We never know how these things are going to turn out. We try our very hardest to not be crappy people. We try to be kind, and understanding, and forgiving. We try to carry ourselves with grace. We hold out hope, and hold on to the belief that everything happens for a reason. We practice believing that this person is supposed to teach us something. We try to believe that they are helping to make us better than we were. Or, we think, maybe we were supposed to teach them something. Isn’t that ironic.
Loss changes us. What remains with us after the loss helps shape us into who we are. It makes us stronger, it makes us unique, it makes us resilient. It teaches our heart to use our brain as an ally. Loss teaches us that we can never be fully prepared, because life is only lived forwards and not backwards. It’s okay to have a hard time pretending. It’s okay that it hurts. It’s okay to want to be able to turn back time. It’s okay to want to have done something differently so that you could create an outcome where there isn’t so much pain.
Even while trying our hardest, sometimes we come up short. Sometimes it is too painful to try and simply get over what happened, to act towards that person like the repercussions of their actions aren’t creating giant ripples throughout our entire life.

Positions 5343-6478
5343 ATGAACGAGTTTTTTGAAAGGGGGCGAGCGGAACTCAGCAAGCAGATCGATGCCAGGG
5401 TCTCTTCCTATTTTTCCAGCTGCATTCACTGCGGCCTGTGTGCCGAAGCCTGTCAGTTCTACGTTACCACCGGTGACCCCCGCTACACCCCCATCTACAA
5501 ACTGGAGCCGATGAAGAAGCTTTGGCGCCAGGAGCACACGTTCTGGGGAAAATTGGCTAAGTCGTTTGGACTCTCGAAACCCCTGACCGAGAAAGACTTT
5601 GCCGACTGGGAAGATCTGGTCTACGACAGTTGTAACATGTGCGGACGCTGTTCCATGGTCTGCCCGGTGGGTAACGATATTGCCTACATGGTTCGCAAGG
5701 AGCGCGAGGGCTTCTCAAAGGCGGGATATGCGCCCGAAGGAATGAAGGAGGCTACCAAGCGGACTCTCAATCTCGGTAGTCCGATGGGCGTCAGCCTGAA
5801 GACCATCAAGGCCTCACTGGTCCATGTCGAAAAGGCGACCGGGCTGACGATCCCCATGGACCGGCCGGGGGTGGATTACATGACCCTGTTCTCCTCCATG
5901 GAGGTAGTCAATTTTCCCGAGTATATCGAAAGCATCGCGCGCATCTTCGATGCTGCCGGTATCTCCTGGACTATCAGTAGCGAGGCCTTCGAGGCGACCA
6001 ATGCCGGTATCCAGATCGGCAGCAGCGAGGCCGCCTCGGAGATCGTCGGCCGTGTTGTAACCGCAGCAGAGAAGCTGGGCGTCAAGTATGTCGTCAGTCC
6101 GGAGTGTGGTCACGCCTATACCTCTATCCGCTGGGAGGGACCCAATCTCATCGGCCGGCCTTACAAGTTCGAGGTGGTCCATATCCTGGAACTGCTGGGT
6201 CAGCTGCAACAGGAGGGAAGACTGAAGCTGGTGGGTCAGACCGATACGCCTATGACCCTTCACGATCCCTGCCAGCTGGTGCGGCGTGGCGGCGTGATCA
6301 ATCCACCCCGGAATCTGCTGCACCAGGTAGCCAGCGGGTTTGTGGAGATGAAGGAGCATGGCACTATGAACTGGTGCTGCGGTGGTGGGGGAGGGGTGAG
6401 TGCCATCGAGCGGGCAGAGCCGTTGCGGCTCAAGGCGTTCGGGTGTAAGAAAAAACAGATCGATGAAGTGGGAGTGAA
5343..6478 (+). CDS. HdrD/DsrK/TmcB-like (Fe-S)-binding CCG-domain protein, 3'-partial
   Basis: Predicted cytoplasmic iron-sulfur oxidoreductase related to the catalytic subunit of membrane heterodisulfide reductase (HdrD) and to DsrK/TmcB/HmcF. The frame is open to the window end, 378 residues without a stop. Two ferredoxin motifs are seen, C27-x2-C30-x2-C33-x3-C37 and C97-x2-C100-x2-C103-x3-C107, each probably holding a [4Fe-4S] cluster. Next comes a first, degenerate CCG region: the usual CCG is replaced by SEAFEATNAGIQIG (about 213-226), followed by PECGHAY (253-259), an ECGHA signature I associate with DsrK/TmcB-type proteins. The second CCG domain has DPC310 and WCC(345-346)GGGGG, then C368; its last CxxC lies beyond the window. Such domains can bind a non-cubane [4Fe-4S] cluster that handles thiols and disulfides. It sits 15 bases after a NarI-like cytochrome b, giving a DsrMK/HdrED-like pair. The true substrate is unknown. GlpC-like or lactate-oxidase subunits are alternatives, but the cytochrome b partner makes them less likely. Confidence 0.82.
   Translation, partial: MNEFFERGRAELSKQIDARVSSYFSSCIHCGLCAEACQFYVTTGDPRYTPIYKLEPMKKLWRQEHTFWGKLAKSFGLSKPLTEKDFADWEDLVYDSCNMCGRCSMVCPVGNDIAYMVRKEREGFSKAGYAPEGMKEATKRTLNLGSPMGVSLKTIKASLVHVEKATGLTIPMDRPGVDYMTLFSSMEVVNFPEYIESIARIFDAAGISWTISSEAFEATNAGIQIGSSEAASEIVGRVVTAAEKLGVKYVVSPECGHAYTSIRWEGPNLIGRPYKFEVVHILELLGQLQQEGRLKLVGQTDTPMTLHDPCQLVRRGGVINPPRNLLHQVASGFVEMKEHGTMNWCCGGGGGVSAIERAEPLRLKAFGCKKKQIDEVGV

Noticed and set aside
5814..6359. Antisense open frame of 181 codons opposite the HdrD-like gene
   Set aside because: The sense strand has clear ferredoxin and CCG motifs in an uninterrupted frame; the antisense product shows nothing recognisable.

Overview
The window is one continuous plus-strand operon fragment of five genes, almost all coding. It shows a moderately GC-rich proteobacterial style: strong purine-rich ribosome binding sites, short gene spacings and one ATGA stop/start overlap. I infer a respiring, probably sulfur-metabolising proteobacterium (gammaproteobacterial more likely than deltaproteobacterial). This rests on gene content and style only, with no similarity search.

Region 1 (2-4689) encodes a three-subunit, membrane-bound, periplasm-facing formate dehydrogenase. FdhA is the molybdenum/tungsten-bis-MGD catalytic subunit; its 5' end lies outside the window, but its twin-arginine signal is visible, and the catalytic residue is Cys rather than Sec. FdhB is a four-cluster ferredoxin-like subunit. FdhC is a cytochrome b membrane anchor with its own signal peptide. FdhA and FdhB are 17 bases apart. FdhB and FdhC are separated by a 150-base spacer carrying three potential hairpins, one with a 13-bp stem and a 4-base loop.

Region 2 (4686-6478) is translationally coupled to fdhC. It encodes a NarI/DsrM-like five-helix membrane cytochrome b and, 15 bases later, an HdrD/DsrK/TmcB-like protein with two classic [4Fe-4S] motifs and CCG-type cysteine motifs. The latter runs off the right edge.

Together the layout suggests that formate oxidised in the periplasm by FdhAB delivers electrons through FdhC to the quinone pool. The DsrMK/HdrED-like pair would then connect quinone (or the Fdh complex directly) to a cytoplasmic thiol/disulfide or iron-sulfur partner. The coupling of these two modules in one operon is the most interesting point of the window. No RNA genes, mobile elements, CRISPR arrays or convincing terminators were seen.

It’s a process. Time heals all wounds. You will heal in your own time and no-one else’s. You make the changes you need to. You also don’t apologize for setting boundaries, or for avoiding certain people so you don’t have to pretend. That is standing up for yourself. That’s true strength. That is you taking care of you. Ultimately, taking care of yourself is the strongest thing you could possibly do.
It would be nice to be able to forgive and forget like it never happened, because that ignorance would allow us to avoid a lot of pain. However, truth is more resilient than pain. Being honest builds the courage you will need to repair and rebuild. Honesty gives you the necessary fortitude to become a better person than you once were.
Should we have to apologize for that? To say we are sorry for not being able to carry on the lie?
I say no.
I say we shouldn’t apologize for having a hard time or for not being able to constantly carry ourselves forward without falter. The fact that we are trying speaks volumes. People hurt us. The hurt we experience does not warrant us to hurt them in return, but it does teach us to protect ourselves. We should not be ashamed for being honest about the fact that it is difficult to lose something, and someone, from our lives.
We will give ourselves what we need to move on. Whatever it is, space, time, honesty…we are allowed it. We must allow ourselves room to process, and feel, and breathe. Time to assimilate, to heal, and to move on. We must drop the guilt, and release the expectation that we should handle things perfectly.
These experiences make us better people. They make us kinder. They make us more understanding. They ready our hearts for the lessons we have yet to learn. We aren’t perfect people, and we aren’t meant to be. Mistakes mean we are trying, and failure begets new beginnings.
Thank goodness for new beginnings.